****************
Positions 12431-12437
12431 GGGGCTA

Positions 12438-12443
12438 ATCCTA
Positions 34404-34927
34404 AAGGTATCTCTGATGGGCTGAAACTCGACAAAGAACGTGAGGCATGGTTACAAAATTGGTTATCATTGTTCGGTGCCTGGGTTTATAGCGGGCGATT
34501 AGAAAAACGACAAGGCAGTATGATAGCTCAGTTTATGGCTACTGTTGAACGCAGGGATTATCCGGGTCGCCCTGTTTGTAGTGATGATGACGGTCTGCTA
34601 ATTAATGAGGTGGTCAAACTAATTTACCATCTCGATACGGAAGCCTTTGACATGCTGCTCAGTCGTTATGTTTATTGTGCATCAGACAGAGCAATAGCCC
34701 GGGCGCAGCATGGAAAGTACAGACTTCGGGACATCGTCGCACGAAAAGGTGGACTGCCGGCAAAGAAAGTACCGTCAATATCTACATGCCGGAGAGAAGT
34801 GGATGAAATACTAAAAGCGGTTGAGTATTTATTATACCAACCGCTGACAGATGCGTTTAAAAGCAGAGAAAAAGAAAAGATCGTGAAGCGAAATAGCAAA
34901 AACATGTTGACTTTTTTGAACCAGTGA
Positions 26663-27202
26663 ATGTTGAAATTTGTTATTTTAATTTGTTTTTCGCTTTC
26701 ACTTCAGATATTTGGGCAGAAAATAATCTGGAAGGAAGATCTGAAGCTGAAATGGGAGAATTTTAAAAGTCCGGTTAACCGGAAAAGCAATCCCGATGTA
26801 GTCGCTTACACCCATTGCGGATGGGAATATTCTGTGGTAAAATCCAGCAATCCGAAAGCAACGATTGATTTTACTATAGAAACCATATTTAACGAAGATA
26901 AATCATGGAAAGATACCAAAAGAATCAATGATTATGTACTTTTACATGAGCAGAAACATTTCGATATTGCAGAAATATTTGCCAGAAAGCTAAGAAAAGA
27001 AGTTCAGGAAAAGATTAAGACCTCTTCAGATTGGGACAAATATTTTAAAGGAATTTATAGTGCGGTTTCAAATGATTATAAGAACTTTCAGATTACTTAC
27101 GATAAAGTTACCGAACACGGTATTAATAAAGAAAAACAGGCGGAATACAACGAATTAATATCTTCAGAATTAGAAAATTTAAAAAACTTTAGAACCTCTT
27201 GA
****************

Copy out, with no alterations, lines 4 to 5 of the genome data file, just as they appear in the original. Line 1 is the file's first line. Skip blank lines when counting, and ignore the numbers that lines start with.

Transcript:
12438 ATCCTA
Positions 34404-34927